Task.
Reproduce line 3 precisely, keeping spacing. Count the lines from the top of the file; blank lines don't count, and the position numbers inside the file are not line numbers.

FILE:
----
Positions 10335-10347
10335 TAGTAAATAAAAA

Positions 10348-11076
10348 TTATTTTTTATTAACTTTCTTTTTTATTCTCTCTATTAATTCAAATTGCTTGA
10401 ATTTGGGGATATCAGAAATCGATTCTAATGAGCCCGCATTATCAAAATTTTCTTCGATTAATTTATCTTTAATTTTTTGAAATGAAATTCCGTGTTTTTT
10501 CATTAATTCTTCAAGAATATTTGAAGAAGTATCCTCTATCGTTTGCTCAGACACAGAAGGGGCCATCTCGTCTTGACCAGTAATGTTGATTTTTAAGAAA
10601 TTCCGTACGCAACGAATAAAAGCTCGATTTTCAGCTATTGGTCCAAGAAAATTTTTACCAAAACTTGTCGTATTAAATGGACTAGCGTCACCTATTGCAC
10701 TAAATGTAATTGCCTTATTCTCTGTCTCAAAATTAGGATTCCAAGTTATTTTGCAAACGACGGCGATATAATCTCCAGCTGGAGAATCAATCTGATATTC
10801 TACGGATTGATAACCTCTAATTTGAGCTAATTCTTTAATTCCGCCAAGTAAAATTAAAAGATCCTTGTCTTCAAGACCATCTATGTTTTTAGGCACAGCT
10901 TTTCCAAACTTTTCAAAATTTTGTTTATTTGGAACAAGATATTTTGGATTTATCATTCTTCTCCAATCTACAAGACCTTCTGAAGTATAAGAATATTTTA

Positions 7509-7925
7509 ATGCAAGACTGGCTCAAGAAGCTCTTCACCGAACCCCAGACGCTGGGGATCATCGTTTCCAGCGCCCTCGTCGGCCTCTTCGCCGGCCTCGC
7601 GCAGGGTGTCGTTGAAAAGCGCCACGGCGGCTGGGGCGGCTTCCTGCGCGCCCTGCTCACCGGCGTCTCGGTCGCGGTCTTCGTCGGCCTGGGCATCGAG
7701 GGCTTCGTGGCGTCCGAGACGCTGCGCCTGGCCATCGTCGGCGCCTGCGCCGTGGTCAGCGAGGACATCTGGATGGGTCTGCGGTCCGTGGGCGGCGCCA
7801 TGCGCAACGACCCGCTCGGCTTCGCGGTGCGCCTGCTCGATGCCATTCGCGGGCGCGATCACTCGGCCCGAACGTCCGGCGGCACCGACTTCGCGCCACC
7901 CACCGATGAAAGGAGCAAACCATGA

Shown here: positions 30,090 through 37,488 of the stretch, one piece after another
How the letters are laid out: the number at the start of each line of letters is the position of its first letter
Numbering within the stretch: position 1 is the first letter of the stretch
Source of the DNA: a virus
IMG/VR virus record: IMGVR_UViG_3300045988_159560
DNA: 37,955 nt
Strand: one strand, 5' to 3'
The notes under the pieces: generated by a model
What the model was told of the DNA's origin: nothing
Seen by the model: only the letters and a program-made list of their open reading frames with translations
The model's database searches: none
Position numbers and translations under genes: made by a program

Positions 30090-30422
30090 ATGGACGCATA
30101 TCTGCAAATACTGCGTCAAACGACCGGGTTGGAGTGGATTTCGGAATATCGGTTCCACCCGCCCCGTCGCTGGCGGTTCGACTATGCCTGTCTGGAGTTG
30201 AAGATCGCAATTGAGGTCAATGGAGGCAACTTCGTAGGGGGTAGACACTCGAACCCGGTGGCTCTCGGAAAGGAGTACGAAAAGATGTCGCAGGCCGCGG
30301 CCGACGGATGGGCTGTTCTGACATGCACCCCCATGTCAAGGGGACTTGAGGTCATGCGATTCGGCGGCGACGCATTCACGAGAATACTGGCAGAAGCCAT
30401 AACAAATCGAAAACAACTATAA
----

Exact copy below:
Positions 10348-11076